We need your help now

Support from readers like you keeps The Journal open.

You are visiting us because we have something you value. Independent, unbiased news that tells the truth. Advertising revenue goes some way to support our mission, but this year it has not been enough.

If you've seen value in our reporting, please contribute what you can, so we can continue to produce accurate and meaningful journalism. For everyone who needs it.


Repossession of Irish homes to rise - but as 'a last resort'

Fitch Ratings said that the rate is to rise following the introduction of the Personal Insolvency Act, amongst other changes.

LONG-TERM RESTRUCTURING of Irish mortgages is to become more prevalent – and while we can expect repossessions, they will only be as a last resort.

That is according to Fitch Ratings, which says that long-term restructuring of mortgages in Ireland will become more prevalent. This is because since July the latest version of our Code of Conduct on Mortgage Arrears (CCMA) and the Personal Insolvency Act came into effect, and the Land and Conveyancing Law Reform Act passed into law.

Fitch said:

We expect tools such as split mortgages or trade-down products for borrowers in negative equity to be used first, followed by Personal Insolvency Arrangements (PIAs). Repossession or voluntary surrender will be a last resort.

Fitch stated that the Land and Conveyancing Law Reform Act reopens the repossession route, and it expects the number of repossessions to rise.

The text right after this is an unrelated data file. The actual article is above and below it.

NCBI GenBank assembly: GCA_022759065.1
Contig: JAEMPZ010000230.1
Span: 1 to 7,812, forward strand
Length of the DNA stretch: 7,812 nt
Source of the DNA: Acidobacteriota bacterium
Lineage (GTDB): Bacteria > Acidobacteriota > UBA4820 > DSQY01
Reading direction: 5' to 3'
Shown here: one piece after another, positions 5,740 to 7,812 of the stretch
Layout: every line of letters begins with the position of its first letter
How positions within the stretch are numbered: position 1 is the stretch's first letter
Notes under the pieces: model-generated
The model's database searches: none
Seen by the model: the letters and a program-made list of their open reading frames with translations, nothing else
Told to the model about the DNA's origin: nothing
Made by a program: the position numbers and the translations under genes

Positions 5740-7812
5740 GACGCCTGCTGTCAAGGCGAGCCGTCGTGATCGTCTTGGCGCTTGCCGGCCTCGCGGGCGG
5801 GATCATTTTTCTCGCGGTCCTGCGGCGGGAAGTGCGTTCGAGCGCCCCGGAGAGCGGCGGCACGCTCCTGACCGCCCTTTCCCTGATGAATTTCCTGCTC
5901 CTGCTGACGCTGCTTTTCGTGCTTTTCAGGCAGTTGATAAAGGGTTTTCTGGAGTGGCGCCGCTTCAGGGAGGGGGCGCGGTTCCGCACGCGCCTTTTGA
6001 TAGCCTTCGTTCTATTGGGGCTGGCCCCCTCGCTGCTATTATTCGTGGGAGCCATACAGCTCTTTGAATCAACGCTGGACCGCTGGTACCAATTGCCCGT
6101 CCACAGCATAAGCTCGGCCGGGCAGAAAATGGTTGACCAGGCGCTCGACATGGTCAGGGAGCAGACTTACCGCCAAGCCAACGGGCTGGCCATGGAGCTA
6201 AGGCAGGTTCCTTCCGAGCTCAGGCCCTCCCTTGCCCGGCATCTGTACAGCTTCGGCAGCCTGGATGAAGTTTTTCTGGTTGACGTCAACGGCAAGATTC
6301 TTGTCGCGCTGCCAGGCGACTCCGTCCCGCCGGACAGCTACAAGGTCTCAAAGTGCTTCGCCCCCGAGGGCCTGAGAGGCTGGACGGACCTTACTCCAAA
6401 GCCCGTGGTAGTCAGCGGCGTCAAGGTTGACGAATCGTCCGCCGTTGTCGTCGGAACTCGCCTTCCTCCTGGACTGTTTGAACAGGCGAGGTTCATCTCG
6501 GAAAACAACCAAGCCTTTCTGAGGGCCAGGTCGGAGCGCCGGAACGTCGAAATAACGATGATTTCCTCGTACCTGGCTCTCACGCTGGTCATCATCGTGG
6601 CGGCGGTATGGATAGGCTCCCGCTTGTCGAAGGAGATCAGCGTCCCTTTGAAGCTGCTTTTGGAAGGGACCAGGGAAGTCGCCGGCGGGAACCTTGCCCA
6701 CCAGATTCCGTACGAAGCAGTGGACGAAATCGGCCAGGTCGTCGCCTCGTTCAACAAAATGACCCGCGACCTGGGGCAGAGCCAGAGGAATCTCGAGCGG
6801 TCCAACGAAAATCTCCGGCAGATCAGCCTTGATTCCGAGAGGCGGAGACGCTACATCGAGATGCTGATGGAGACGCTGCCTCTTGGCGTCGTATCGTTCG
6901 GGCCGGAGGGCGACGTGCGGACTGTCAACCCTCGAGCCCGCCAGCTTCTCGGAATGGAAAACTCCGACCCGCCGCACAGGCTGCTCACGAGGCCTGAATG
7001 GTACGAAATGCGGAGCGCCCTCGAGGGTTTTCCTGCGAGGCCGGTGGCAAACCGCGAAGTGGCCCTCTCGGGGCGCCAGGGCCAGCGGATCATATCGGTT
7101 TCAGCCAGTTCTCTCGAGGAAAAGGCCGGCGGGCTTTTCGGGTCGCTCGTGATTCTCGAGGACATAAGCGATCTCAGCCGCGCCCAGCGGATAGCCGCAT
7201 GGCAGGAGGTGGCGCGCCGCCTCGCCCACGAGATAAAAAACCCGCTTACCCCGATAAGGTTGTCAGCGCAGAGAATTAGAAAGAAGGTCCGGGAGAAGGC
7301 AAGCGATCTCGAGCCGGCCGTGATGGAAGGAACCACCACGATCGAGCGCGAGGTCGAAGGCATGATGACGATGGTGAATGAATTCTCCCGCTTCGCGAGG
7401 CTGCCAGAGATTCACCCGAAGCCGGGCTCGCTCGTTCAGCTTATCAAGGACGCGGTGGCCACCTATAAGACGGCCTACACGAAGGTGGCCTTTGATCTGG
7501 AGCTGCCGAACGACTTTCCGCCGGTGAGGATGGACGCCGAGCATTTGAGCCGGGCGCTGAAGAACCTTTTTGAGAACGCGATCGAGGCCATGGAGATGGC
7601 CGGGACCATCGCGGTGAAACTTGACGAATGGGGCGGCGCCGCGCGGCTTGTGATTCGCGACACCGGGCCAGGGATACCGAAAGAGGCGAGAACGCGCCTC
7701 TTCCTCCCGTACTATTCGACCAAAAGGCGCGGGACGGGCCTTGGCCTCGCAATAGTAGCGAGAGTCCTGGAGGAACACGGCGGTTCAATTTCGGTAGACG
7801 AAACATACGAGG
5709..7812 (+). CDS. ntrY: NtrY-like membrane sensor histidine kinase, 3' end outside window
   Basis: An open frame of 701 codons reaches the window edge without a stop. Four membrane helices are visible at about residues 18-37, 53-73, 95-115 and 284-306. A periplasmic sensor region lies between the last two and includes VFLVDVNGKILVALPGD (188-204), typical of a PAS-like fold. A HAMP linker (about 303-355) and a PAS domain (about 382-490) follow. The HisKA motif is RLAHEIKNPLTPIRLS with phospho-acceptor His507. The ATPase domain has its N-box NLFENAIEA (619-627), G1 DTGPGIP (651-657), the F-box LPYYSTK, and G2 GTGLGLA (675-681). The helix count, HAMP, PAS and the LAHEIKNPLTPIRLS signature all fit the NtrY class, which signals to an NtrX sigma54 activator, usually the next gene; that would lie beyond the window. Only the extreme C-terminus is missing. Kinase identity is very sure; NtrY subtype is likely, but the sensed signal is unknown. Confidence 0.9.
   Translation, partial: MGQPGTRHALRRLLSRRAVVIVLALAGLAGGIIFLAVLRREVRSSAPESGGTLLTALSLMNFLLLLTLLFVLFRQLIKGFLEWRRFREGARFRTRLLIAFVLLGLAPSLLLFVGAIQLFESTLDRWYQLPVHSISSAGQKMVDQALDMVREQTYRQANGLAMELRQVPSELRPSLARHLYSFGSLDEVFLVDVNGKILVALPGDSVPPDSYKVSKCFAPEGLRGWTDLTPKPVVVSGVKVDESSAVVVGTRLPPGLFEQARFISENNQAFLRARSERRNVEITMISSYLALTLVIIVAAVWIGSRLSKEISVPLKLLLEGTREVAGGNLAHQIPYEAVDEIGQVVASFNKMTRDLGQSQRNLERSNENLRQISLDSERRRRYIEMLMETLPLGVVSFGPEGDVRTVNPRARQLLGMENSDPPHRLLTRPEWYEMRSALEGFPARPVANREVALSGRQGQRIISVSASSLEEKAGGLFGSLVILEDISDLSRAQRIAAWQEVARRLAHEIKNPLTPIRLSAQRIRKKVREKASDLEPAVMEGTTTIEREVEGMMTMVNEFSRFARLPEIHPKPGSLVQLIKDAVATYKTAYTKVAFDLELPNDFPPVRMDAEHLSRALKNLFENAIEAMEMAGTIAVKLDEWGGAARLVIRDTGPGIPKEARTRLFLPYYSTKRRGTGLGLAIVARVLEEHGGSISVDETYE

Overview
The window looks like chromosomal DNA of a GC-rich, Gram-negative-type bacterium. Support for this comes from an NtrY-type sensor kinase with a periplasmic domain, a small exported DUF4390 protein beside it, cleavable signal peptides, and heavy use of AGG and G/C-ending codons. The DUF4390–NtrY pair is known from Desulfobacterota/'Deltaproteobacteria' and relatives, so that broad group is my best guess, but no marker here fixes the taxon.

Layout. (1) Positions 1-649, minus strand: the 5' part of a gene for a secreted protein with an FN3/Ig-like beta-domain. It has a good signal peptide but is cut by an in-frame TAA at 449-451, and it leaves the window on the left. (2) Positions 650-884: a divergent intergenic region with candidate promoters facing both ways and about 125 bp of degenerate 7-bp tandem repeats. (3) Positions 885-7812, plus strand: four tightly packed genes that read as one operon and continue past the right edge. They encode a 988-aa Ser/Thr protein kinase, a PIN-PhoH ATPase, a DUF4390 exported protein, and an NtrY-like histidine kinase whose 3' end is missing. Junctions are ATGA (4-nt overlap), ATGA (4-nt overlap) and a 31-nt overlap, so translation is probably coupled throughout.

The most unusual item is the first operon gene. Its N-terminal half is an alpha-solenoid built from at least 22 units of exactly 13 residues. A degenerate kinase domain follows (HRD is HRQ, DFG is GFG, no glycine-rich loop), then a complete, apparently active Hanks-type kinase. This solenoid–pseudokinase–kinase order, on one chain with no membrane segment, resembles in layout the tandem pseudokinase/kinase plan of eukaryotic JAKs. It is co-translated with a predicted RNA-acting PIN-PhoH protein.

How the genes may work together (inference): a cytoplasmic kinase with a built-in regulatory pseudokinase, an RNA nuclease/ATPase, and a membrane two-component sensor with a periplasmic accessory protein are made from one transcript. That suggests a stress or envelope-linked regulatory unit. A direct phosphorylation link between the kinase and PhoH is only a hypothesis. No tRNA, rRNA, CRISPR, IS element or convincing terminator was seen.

However, it believes this will create incentives for lenders and borrowers to agree longer-term alternative repayment arrangements.


In Ireland, lenders have started deploying longer-term strategies as the short-term arrangements common here – like principal payment holidays – have “often failed to restore borrowers to performing status”.

Plus, the central bank has set targets for lenders to achieve sustainable solutions for mortgages in arrears, noted Fitch.

The new CCMA should accelerate discussion of arrears problems between borrowers and lenders, and also limit the risk of reduction of willingness to pay.


Fitch said that discussion with lenders suggests they will deploy their own restructuring tools first, before moving on to a PIA if necessary.

They view a PIA as a niche product, most suitable where a borrower has various creditors and types of debt. We maintain our view that PIA is not an easy route to debt forgiveness, as it would be likely to entail relatively stern restrictions on living costs.

Repossession, meanwhile, will be the final resort, but all three options “are likely to involve losses for mortgage pools”.

The ratings agency said that trade-down mortgages may lead to a mild prepayment increase.

Read: New law removes legal gap preventing house repossessions>

Explainer: Who and what are Ireland’s sheriffs?>

Your Voice
Readers Comments
    Submit a report
    Please help us understand how this comment violates our community guidelines.
    Thank you for the feedback
    Your feedback has been sent to our team for review.